There was a major backlash against the name Bee Gees in the 80s, but not so for the music. Because the Gibbs continued turning out great tunes with their signature sound for other artists and still had hits, such as this one, the follow-up to Islands In The Stream, which is sitting at its peak of #23.
Phil got his first Top 10 in early 1983 with You Can’t Hurry Love which probably helped Genesis get their first one a year later. Philgenecollinsis is spreading!
I don’t care for exclusivity in the term “yacht rock” [it’s actually called Westcoast music all around the world], but if I had to pick a song to explain YR to someone, this would be it. This Grammy-winning track produced by Quincy Jones and co-written by Q & Rod Temperton is at once funky and smooth, where Ingram’s wolf-like howl pairs beautifully with McDonald’s gruff tenor. A gem off of Ingram’s excellent It’s Your Night LP
20. KC – Give It Up
Let’s not mince words – disco music died off in the US in the early 80s because of two factors – homophobia/racism or the fact that some of the artists partied too hard and burned themselves out. KC & the Sunshine Band, as well as 99% of the other disco artists, fell victim to the former. Even though KC saw the writing on the wall and recorded two ballads – Please Don’t Go & Yes, I’m Ready with Teri Desario – which hit #1 & #2, respectively as the 80s decade dawned, the mere name of his band closed the doors to any further radio airplay, even as the band continued to make good but not outstanding albums. Also, KC was in a bad car accident in 1981 and had to rehab for 6 months learning how to walk and play keyboards again.
KC’s third album of the 1980s, All In A Night’s Work dropped in 1982 and featured Give It Up which became a #1 hit in the UK in the Summer of 1983. When Epic Records refused to release it stateside, KC left the label, released it himself and it became a Top 20 hit.
Does the rest of the countdown prep up for more Olympic jams? Or will it revel in its own jingoism? Check back later this week to find out.
For all of you folks born on March 10, 1984, Happy 35th Birthday. These are the songs that “we” collectively agreed were the most popular that week:
The band formerly known as Huang Chung released an album in 1982. When they released how stupid that name was they changed it to…Wang Chung. Their 2nd single from Points on The Curve was this one and it became their first Top 40 single reaching #38.
Much better than an owner of a broken heart, so saith Yes, grammatical errors and all. But is it really much better to be alone than to have lost and lost? The verses say no but the chorus says yes. Ha ha ha…now go jump off a building.
NAOHW …and Twilley don’t mind. Cause he traded in his old partner, Phil Seymour for a new friend named Tom Petty who helps out on the chorus with Dwight, probably a factor in it reaching #16. Now when was the last time you heard this one on the radio?
From the Grammy-winning Album of the Year, Can’t Slow Down, this track was one of 5 Top 10 singles that the album spawned, and one of two #1s. Considering that the album spent the entire year of 1984 in the Top 10, this should have been as big as Thriller was. But unfortunately, his videos weren’t as good as Michael’s and so all we remember are ones like Hello where some blind chick makes a clay bust of Lionel that looks more like Ron Perlman in his Beast makeup.
It took four albums for The Romantics to finally have a Top 40 hit with this track which was sliding down from its #3 peak, though What I Like About You has endured a lot longer. [and that only reached #49…what the hell?] This song is packed tight like four guys in black leather suits and was produced by Pete Solley, a former member of Procol Harum & Whitesnake (nice resume).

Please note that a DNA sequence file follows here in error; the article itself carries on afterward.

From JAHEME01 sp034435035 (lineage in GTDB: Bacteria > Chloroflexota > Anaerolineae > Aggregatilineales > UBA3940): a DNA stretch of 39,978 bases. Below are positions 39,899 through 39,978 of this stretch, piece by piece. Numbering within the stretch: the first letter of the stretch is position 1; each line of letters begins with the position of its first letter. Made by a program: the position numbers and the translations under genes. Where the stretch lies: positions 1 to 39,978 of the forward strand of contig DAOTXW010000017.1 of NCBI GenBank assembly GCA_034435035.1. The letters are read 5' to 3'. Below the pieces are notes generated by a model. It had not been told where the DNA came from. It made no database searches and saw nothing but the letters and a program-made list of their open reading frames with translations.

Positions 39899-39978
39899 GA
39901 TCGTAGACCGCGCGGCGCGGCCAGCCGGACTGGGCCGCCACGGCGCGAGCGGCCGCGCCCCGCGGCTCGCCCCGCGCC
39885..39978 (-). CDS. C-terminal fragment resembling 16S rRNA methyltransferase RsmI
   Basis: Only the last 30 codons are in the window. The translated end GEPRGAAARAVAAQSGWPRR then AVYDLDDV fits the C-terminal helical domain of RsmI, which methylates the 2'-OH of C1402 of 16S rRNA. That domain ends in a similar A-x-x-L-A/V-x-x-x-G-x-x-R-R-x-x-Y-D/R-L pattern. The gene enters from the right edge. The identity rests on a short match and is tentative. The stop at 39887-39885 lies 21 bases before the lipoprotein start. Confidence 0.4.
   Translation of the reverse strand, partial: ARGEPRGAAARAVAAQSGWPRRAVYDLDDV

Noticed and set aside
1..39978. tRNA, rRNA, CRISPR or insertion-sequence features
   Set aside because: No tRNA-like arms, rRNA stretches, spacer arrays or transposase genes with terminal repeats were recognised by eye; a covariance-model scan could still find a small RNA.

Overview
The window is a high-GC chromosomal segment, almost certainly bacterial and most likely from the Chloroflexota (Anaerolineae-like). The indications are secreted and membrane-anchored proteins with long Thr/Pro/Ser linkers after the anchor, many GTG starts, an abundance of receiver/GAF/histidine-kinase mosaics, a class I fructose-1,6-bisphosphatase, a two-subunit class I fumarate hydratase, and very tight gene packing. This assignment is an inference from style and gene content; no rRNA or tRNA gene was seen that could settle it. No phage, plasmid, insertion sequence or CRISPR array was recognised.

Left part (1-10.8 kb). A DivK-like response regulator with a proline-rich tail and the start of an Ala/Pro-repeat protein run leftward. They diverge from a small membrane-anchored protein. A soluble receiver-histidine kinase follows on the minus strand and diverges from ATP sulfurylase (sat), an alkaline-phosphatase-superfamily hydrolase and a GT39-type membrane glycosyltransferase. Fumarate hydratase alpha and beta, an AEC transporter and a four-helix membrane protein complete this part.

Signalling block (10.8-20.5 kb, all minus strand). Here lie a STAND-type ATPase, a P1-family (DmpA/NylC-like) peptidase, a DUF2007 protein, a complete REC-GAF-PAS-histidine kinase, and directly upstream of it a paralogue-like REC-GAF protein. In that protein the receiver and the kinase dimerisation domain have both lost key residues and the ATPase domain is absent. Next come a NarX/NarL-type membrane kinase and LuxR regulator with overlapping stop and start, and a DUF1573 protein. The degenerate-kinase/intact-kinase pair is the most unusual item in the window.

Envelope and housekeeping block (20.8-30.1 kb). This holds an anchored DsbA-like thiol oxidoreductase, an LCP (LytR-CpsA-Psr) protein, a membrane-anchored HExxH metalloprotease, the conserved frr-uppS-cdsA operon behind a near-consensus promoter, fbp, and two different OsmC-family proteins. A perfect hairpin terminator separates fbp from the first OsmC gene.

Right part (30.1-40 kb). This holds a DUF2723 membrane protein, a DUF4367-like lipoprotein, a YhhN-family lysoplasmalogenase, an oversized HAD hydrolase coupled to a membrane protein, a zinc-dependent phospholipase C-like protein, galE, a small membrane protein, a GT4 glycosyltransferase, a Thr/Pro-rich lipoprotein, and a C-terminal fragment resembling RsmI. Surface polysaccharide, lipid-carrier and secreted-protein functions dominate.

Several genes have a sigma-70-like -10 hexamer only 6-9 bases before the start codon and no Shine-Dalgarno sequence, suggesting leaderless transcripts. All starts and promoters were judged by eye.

The last original US Top 40 song for Queen, which just isn’t right. It’s the first US hit written by Roger Taylor, so finally, each member of the band had written a Top 40 hit.
This week as Genesis is coming down Phil is going up. And when he hit #1 the floodgates opened and the hits didn’t stop for another 10 years. First Phil then Genesis. Then Genesis then Phil. Until they morphed into Philgenecollinsis, which everyone ran to get a vaccine for. By the way, I’m sure that Phil’s divorce to his first wife was painful, but kudos to him for wringing a bunch of hits out of it.
ONJ was riding those pop charts hard in the late 70s and early 80s, but here is where you can start to see the wheels coming off. This cocaine jitter of a song was the second release from the soundtrack to the movie, Grease Two (of A Kind), which kept Travolta in his professional freefall but dragged poor Sandy down with him. [Should have talked the family into staying in Australia.]
Between MTV and our second British Invasion, there were a lot of Brits making the pop chart in the 80s. We’re at #32 and this is Brit #5 – newcomer Paul Young, not to be confused with Sad Cafe’s Paul Young, who would eventually be Mike & The Mechanics’ Paul Young.
I have always been a big Howard Jones fan. Although he’s had some success in the U.S. I felt that his songwriting took a critical hit because he was a synth artist. Now isn’t everyone these days? [Don’t know if that’s good, though]. Also not sure why Peter Gabriel didn’t try to get a cut from this one.
The comeback story of Tina Turner in 1984 is the best one in rock history as far as I’m concerned. Imagine having a big career in R&B music, and then forced to risk everything, having to leave a very abusive relationship, and start completely over with nothing to your name. Then imagine trying to reinvent yourself as an African-American woman in rock. It was a long road of eight years after she left Ike, but she got her first Top 40 hit with her melancholy cover of Al Green’s classic sprinkled with just enough new wave flourishes, provided by Heaven 17’s Martyn Ware, to sound modern. She’ll finish the decade with eleven more Top 40 hits and the title of biggest bad-ass.